Salvaged Vehicles in Oregon

Having a salvaged car on your hands—or rather, in your driveway—doesn’t mean you have a total loss. The Oregon Driver and Motor Vehicle Services Division (DMV) gives several options for dealing with a salvaged car, and we’re here to explain them.

What Is a Salvaged Car in OR?

Oregon defines a salvaged car—or “totaled car”—as one that has suffered damage that either:

  • IS covered by insurance but the insurer declares the vehicle a total loss.
    • Generally, insurance companies base this decision on the vehicle’s fair market value and how much it would cost to repair the car to working conditions.
  • IS NOT covered by insurance and the repair costs would be 80% or more of the car’s fair market value.

At the end of the day, it’ll be up to your auto insurance provider to decide whether your car qualifies as a salvage vehicle. 

Junk Vehicles

Typically, you CANNOT get a salvage (or any other) title for a junk vehicle, which is a car that can only be sold for scraps and parts.

Common “junk title” brands include, but aren’t limited to:

  • Dismantled.
  • Non-repairable.
  • Non-rebuildable.
  • Scrap.
  • Parts Only.

If you’re bringing the junk vehicle to OR from another state, you MIGHT be able to retitle it IF the state that branded the car title will work with you on removing that brand. So, if another state issued the junk (or similarly branded) title, contact that state’s motor vehicle agency for assistance.

Total Loss Claims in Oregon

Usually, the first step with a salvage vehicle in Oregon is filing a total loss claim with your insurance company.

Considering information such as the vehicle’s fair market value, how much damage the vehicle sustained, and how much it would cost to repair it to a safe operable state, your provider will determine whether the car is a total loss.

If it’s determined that you have a total loss on your hands, you’ll have the option of accepting either a:

  • Full settlement: Your insurance company pays you the full amount for damages, you sign over the car title to your provider, and the vehicle is no longer your responsibility.
    • As part of assigning vehicle ownership to your insurance carrier, you may have to provide proof of lien satisfaction (if applicable).
  • Partial settlement: Your insurance company pays partial damages and you keep the vehicle.
    • Refer to the state’s information on settlement payments for an idea of how much monetary compensation you’ll receive if you decide to keep the car.
    • You can then sell the totaled car to a scrapyard, recycler, or dismantler OR apply for a salvage title, repair the vehicle, have it inspected, and retitle it for use on public roads once more.

The best settlement for your situation will depend on how much money and time you can dedicate to the vehicle. Set aside some time to speak with your car insurance agent about what option is best for you, as they’ll have a good idea of how much work the car needs.  

How to Apply for an OR Salvaged Title

You need the following to apply for a salvaged title with the Oregon Driver and Motor Vehicle Services Division:

  • A completed Application for Salvage Title (Form 735-229).
  • The original car title or other proof of ownership, such as the manufacturer’s certificate of origin (MCO).
  • Proof of interest release from any former vehicle owners, such as lienholders or lessors.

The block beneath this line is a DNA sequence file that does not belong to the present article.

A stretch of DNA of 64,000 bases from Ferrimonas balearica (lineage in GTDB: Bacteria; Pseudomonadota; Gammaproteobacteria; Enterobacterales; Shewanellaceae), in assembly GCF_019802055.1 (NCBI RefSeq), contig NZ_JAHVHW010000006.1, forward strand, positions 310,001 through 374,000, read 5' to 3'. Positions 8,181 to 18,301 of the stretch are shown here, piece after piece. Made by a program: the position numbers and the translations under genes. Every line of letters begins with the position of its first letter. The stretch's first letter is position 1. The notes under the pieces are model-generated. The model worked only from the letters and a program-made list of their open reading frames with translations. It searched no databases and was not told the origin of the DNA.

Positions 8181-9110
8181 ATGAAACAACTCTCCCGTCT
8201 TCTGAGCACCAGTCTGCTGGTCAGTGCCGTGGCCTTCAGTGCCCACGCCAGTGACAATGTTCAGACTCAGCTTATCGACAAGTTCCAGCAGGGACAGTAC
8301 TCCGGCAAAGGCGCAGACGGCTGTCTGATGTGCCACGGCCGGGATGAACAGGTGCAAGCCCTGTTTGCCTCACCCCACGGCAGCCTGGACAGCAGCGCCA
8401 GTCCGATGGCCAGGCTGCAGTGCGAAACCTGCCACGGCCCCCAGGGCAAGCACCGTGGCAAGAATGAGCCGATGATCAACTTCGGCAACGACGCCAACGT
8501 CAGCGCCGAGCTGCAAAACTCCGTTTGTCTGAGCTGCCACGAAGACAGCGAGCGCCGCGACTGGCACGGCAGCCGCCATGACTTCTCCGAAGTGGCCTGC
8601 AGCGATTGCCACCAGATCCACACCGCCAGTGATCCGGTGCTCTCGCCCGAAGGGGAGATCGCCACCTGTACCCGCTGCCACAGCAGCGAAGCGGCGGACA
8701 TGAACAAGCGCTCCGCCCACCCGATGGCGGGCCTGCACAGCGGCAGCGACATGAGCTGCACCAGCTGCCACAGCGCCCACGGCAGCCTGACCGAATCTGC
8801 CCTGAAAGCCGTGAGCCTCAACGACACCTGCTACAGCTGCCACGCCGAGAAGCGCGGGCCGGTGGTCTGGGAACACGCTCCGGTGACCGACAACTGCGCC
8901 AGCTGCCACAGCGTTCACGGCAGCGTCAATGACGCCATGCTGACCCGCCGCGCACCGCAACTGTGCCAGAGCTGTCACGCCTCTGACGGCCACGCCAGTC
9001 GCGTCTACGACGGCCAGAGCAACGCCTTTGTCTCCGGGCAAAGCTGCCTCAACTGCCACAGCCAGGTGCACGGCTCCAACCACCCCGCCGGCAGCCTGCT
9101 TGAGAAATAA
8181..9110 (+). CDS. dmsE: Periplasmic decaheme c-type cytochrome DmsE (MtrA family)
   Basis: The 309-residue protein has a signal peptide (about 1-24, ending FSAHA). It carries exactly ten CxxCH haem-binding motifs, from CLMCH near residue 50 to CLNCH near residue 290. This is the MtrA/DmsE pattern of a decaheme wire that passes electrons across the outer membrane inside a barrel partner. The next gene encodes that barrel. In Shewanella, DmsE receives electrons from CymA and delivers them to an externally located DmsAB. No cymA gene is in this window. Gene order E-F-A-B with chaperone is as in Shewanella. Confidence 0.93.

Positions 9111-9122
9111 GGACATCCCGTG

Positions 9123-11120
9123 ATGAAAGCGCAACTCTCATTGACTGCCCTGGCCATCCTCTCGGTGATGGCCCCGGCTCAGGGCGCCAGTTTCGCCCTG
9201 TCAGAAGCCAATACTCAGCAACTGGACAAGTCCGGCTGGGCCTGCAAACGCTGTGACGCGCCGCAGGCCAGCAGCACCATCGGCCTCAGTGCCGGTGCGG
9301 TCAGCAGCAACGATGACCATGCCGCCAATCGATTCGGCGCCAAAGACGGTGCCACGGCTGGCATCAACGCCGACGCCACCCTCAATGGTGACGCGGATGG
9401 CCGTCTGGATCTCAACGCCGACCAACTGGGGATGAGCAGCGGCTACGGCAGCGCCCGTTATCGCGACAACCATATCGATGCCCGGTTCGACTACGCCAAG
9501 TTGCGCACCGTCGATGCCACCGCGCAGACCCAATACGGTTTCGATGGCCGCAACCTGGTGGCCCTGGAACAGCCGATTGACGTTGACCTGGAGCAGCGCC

• An odometer disclosure if the vehicle is model year 2011 and newer until the vehicle is 20 years old.
    • You can use the back of the car title or obtain a Secure Odometer Disclosure from your local Oregon DMV office.
  • Payment for the $27 salvage title fee.

You can deliver everything in person to your local DMV agency OR by mail to:

DMV—Salvage Titles
1905 Lana Avenue N.E.
Salem, OR 97314 

If you need help putting together your salvage title application, give the OR Driver and Motor Vehicle Services Division a call at (503) 945-5122.

Once you have your Oregon salvage title, you can start rebuilding your vehicle to state safety standards for its salvaged inspection. If the car passes, you’ll then be able to retitle the car as “reconstructed,” and drive it once more!

*NOTE: Once the DMV issues your salvaged title, the car’s registration will be cancelled. You can’t renew the registration or purchase/display license plates on a vehicle with a salvaged title. When you need to transport the salvaged vehicle, you’ll need to purchase a trip permit.

How to Apply for an Oregon Reconstructed Title

Ready to apply for your Oregon reconstructed title and get that salvage back on the road? If so, head to your local OR DMV office with the following:

  • A completed Application for Title and Registration (Form 735-226).
  • The salvaged title.
  • An odometer disclosure, if your vehicle is under 20 years old.
    • You can use the back of your car title or a Secure Odometer Disclosure, which is available at the DMV office.
  • Original release and bills of sale:
    • For the major component parts used to rebuild the vehicle.
    • From any previous owners of the car.
  • Payment for the following fees:
    • VIN inspection*: $9.
    • Reconstructed title:  $27.
    • Registration fees: Refer to the DMV’s fee chart for the costs applicable to your vehicle.

A few of the required items for an OR reconstructed title can be complicated—call the Driver and Motor Vehicle Services Division at (503) 945-5000 to confirm you have everything you need for your title and inspection. 

*NOTE: The VIN inspection will be performed during your visit to apply for a reconstructed Oregon title.


Application for Title and Registration
Request a new Oregon title OR registration, registration renewal, plate transfer, OR replacement registration from the Driver and Motor Vehicle Services Division.
Application for Salvage Title
DMV application for an Oregon salvage title.
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